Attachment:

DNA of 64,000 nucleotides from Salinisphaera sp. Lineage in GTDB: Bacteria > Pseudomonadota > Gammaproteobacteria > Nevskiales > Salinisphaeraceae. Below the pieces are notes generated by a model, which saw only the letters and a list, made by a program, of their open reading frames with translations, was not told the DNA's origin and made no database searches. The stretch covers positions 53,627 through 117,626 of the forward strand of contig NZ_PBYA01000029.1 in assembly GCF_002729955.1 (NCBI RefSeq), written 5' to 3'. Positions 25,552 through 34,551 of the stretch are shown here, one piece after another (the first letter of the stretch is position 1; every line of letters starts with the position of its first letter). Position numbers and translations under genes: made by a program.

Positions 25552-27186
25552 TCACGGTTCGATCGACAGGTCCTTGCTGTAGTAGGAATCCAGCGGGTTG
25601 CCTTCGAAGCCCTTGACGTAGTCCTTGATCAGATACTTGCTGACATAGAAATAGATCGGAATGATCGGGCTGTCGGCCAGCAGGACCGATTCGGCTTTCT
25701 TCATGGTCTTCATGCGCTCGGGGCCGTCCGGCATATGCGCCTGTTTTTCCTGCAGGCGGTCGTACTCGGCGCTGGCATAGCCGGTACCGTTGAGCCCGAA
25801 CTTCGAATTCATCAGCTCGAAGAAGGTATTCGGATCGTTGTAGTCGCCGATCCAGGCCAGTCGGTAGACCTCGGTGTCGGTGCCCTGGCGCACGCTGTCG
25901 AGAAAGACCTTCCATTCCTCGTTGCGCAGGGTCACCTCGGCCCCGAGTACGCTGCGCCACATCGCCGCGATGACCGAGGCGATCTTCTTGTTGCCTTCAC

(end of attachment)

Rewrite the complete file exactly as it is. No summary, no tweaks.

DNA of 64,000 nucleotides from Salinisphaera sp. Lineage in GTDB: Bacteria > Pseudomonadota > Gammaproteobacteria > Nevskiales > Salinisphaeraceae. Below the pieces are notes generated by a model, which saw only the letters and a list, made by a program, of their open reading frames with translations, was not told the DNA's origin and made no database searches. The stretch covers positions 53,627 through 117,626 of the forward strand of contig NZ_PBYA01000029.1 in assembly GCF_002729955.1 (NCBI RefSeq), written 5' to 3'. Positions 25,552 through 34,551 of the stretch are shown here, one piece after another (the first letter of the stretch is position 1; every line of letters starts with the position of its first letter). Position numbers and translations under genes: made by a program.

Positions 25552-27186
25552 TCACGGTTCGATCGACAGGTCCTTGCTGTAGTAGGAATCCAGCGGGTTG
25601 CCTTCGAAGCCCTTGACGTAGTCCTTGATCAGATACTTGCTGACATAGAAATAGATCGGAATGATCGGGCTGTCGGCCAGCAGGACCGATTCGGCTTTCT
25701 TCATGGTCTTCATGCGCTCGGGGCCGTCCGGCATATGCGCCTGTTTTTCCTGCAGGCGGTCGTACTCGGCGCTGGCATAGCCGGTACCGTTGAGCCCGAA
25801 CTTCGAATTCATCAGCTCGAAGAAGGTATTCGGATCGTTGTAGTCGCCGATCCAGGCCAGTCGGTAGACCTCGGTGTCGGTGCCCTGGCGCACGCTGTCG
25901 AGAAAGACCTTCCATTCCTCGTTGCGCAGGGTCACCTCGGCCCCGAGTACGCTGCGCCACATCGCCGCGATGACCGAGGCGATCTTCTTGTTGCCTTCAC